Herve, along with Offenbach, entered the history of music as one of the creators of the operetta genre. In his work, a type of parody performance is established, ridiculing the prevailing operatic forms. Witty librettos, most often created by the composer himself, provide material for a cheerful performance full of surprises; his arias and duets often turn into a mockery of the fashionable desire for vocal virtuosity. Herve’s music is distinguished by grace, wit, closeness to the intonations and dance rhythms common in Paris.
Florimond Ronger, who became known under the pseudonym Herve, was born on June 30, 1825 in the town of Uden near Arras in the family of a French policeman married to a Spaniard. After his father’s death in 1835, he went to Paris. There, at the age of seventeen, his musical career begins. First, he serves as an organist in the chapel at Bicetre, a famous Parisian psychiatric hospital, and gives music lessons. Since 1847 he has been the organist of St. Eustasha and at the same time the conductor of the vaudeville theater of the Palais Royal. In the same year, his first composition, the musical interlude Don Quixote and Sancho Panza, was performed, followed by other works. In 1854, Herve opened the musical and variety theater Folies Nouvel; the first two years he was its director, later – composer and stage director. At the same time he gives concerts as a conductor in France, England and Egypt. Since 1870, after touring in England, he remained in London as a conductor of the Empire Theatre. He died on November 4, 1892 in Paris.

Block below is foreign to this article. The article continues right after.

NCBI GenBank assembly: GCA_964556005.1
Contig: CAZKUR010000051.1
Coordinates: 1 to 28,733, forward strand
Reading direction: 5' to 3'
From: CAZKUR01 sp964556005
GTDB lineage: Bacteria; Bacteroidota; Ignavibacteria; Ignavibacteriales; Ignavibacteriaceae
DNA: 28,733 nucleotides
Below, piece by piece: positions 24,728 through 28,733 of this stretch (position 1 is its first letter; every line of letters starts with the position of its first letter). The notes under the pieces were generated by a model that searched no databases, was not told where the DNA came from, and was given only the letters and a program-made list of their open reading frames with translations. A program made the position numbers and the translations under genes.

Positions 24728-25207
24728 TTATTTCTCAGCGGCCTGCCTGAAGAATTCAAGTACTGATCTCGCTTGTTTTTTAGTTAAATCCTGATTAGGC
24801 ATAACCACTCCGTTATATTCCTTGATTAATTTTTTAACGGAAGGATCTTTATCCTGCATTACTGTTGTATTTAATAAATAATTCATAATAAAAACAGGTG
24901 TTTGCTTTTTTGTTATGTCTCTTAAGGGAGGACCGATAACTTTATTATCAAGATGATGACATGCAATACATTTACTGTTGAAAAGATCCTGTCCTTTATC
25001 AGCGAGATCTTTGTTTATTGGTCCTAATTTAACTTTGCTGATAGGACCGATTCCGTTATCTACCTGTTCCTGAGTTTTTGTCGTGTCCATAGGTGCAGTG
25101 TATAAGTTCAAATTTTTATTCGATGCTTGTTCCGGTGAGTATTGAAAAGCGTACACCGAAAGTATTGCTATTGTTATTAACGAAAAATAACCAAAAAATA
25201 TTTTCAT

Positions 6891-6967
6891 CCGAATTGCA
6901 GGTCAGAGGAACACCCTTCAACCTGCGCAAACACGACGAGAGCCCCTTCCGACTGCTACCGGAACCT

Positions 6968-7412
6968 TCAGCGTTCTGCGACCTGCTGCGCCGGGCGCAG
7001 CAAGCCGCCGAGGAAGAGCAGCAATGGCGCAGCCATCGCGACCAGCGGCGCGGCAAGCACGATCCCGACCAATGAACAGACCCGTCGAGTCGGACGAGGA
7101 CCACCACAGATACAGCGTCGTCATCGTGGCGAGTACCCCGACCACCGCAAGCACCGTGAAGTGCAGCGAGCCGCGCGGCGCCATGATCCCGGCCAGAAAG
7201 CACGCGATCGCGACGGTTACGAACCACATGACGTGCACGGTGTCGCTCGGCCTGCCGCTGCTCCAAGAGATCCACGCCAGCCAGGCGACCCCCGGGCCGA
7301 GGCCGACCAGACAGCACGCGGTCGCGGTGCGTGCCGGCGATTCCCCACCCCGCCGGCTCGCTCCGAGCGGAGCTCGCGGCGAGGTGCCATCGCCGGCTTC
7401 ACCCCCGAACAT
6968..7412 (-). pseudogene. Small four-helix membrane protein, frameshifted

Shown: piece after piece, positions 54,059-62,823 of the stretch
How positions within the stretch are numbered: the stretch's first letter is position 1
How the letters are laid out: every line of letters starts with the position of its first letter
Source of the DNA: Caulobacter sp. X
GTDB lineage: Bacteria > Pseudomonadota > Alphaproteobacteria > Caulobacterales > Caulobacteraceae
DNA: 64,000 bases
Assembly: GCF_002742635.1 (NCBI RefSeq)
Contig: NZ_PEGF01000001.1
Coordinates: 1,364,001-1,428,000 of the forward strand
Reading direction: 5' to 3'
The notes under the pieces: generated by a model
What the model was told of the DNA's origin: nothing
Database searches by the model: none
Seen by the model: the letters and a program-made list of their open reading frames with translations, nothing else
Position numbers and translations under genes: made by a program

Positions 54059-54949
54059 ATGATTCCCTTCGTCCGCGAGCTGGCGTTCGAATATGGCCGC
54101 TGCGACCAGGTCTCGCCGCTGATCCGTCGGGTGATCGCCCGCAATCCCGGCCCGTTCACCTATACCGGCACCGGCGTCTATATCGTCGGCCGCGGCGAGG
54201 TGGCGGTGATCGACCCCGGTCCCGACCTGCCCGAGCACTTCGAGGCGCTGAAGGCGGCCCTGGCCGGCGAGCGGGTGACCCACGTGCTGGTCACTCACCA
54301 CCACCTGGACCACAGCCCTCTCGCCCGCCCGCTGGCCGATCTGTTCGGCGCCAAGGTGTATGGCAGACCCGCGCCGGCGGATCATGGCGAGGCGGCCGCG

Herve is the author of more than eighty operettas, of which the most famous are Mademoiselle Nitouche (1883), The Shot Eye (1867), Little Faust (1869), The New Aladdin (1870) and others. In addition, he owns five ballets, a symphony-cantata, masses, motets, a large number of lyrical and comic scenes, duets, songs and musical miniatures.
L. Mikheeva, A. Orelovich